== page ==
For more great baseball stories like this one, 'like' us on Facebook -

Monday, February 11, 2013

Reuben Smiley, Next Time - 2024

Reuben Smiley finally got the notice of a scout, the scout coming out to watch him play. Smiley, though, started poorly, Smiley recalled later to The Los Angeles Times.

After a pop out, a ground out and a strike out, the scout called Smiley over: Smiley just needed to keep his eye on the ball, follow through, Smiley recalled to The Times.

"My next time up, I hit the second pitch for a home run," Smiley told The Times in June 1988, "and ever since then I thought I would be playing for him."

Smiley did go on to play for the scout, or at least the scout's organization, the Giants. The Giants went on to think highly enough of Smiles to take him in the third round of that year's draft. But, in a pro career that spanned a decade Smiley never got to play for the Giants in San Francisco, or any other major league team.

Smiley's pro career began that June, with the Giants taking him out of Los Angeles Community College.

Smiley, whose name has also been spelled Rueben Smiley, started with the Giants at rookie Pocatello. There, he got into 50 games, hitting .286. In one late-June game, Smiley picked up three hits and two RBI.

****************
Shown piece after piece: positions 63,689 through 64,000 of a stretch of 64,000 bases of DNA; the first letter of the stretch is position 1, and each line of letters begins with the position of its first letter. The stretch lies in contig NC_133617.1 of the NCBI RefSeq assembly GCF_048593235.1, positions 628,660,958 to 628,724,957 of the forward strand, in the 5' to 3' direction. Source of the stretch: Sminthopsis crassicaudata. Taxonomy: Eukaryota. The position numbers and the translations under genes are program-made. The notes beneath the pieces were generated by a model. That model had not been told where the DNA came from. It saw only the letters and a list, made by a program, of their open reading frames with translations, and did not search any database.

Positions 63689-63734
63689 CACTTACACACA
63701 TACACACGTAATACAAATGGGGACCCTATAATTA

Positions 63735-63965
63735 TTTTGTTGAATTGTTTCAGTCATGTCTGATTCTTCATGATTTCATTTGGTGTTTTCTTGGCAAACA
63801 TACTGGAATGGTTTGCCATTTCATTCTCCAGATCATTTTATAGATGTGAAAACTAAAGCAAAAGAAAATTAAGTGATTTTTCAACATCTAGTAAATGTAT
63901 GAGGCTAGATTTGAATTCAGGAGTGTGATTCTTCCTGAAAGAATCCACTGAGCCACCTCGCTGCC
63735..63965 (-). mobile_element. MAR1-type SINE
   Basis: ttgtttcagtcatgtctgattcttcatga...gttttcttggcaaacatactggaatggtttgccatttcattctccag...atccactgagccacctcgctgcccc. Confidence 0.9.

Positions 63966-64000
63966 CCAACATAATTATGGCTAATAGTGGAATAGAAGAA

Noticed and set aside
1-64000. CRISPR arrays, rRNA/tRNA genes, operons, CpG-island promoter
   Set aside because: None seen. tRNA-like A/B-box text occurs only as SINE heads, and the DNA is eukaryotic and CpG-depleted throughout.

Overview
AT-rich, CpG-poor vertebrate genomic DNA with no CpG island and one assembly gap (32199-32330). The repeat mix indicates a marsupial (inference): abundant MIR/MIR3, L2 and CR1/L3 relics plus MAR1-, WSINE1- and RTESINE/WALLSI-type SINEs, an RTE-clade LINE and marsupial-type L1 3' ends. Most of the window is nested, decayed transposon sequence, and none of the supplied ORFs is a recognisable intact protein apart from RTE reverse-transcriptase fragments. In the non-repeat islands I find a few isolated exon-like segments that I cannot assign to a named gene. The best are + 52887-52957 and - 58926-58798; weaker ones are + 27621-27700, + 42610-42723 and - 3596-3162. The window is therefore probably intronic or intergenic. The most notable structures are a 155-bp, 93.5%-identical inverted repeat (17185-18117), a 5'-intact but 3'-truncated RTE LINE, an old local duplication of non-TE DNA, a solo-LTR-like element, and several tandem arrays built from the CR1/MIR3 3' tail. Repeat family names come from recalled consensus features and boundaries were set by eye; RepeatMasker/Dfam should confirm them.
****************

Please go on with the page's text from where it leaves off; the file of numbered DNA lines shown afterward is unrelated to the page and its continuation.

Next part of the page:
Smiley moved to single-A Clinton in 1989, then high-A San Jose in 1990. At San Jose, Smiley hit .266 with 25 stolen bases. The next year, at AA Shreveport, Smiley hit .230, but stole 36.

Smiley got his first look at AAA Phoenix in 1992, 17 games. He would return to Phoenix the next two seasons, hitting .300 each year. But the outfielder never got his call to San Francisco.

Smiley moved to the Padres and Royals organizations in 1995, but it was his last year of affiliated ball.

Smiley then played two seasons in the independent Western League, with Long Beach in 1996 and Mission Viejo in 1997, ending his career.
1990 Minor League Tally
Players/Coaches Featured: 990
Made the Majors: 628 - 63.4%
Never Made Majors: 362-36.6%-X
5+ Seasons in the Majors: 277
10+ Seasons in the Minors: 167

No comments:

Post a Comment